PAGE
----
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[530c] we will let be the things in the heavens,1 if we are to have a part in the true science of astronomy and so convert to right use from uselessness that natural indwelling intelligence of the soul.” “You enjoin a task,” he said, “that will multiply the labor2 of our present study of astronomy many times.” “And I fancy,” I said, “that our other injunctions will be of the same kind if we are of any use as lawgivers.

“However, what suitable studies have you to suggest?” “Nothing,” he said, “thus off-hand.” “Yet, surely,” said I, “motion3 in general provides not one but many forms or species,

1 Cf. also Phileb. 59 A, Aristot.Met. 997 b 35οὐδὲ περὶ τὸν οὐρανὸν ἀστρολογία τόνδε. This intentional Ruskinian boutade has given great scandal. The Platonist, we are told ad nauseam, deduces the world from his inner consciousness. This is of course not true (Cf. Unity of Plato's Thought, p. 45). But Plato, like some lesser writers, loves to emphasize his thought by paradox and surprise, and his postulation and of a mathematical astronomy required emphasis. Cf. my Platonism and the History of Science, pp. 171-174. This and similar passages cannot be used to prove that Plato was unscientific, as many hostile or thoughtless critics have attempted to do. Cf. e.g. the severe strictures of Arthur Platt, Nine Essays,Cambridge Univ. Press, 1921, pp. 12-16, especially p. 16: “Plato being first and foremost a metaphysician with a sort of religious system would not have us study anything but metaphysics and a kind of mystic religion.” Woodbridge Riley, From Myth to Reason, p. 47: “ . . . Plato...was largely responsible for turning back the clock of scientific progress. To explain the wonders of the world he preferred imagination to observation.” Cf. also Benn, Greek Philosophers, vol. i. pp. 173 and 327, Herrick, The Thinking Machine, p. 335, f. C. s. Schiller, Plato and he Predecessors, p. 81: “ . . . that Plato's anti-empirical bias renders him profoundly anti-scientific, and that his influence has always, openly or subtly, counteracted and thwarted the scientific impulse, or at least diverted it into unprofitable channels.” Dampier-Whetham, A History of Science, pp. 27-28: “Plato was a great philosopher but in the history of experimental science he must be counted a disaster.” Such statements disregard the entire context of the Platonic passages they exploit, and take no account of Plato's purpose or of other passages which counteract his seemingly unscientific remarks. Equally unfair is the practice of comparing Plato unfavorably with Aristotle in this respect, as Grote e.g. frequently does (Cf. Aristotle, p. 233). Plato was an artist and Aristotle an encyclopaedist; but Plato as a whole is far nearer the point of view of recent science than Aristotle. Cf. my Platonism and the History of Science, p. 163; also 532 A and on 529 A, p. 180, note a and What Plato Said, p. 236.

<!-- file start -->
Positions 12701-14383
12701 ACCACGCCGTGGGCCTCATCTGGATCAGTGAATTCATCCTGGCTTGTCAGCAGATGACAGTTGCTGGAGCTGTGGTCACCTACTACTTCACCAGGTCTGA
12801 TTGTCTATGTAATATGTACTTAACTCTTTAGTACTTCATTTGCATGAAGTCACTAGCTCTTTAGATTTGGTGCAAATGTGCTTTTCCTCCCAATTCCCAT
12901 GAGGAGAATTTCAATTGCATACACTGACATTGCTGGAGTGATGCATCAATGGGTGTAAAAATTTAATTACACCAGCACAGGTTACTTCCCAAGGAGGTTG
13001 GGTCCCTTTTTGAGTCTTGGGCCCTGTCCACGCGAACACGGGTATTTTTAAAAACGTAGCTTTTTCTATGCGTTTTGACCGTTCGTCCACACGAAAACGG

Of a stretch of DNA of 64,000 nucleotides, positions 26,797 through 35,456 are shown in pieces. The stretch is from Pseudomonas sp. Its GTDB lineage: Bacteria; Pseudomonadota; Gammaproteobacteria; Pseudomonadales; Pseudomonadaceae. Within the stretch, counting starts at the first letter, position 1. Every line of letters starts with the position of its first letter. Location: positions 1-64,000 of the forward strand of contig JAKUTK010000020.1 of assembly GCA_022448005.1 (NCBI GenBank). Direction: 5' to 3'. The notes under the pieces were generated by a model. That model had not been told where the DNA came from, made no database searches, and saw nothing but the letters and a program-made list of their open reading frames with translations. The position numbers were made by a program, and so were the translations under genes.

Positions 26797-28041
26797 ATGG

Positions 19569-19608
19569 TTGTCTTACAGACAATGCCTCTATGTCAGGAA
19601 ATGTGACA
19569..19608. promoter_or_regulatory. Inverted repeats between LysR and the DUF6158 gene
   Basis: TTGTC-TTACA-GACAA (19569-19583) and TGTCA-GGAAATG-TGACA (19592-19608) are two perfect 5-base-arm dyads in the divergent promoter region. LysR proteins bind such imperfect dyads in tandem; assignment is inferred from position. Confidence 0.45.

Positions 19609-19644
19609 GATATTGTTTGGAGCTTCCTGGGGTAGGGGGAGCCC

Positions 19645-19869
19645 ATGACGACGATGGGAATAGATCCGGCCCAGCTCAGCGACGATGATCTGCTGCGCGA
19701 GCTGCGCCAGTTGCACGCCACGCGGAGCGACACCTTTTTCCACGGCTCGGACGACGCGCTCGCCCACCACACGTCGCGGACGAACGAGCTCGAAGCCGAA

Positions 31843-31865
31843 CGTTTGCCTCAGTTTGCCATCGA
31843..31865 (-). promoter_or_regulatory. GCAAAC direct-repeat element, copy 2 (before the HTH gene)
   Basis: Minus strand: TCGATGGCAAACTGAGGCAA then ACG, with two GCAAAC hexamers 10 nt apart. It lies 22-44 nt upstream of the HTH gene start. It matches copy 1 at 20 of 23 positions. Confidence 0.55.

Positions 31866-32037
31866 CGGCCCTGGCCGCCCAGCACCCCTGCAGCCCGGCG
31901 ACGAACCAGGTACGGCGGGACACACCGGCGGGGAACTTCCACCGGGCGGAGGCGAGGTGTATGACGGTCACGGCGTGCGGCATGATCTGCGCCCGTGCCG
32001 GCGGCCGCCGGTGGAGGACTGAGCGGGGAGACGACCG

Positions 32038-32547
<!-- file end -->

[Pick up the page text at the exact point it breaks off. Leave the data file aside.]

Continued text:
2 Cf. Phaedr. 272 Bκαίτοι οὐ σμικρόν γε φαίνεται ἔργον.

3 Plato here generalizes motion as a subject of science.

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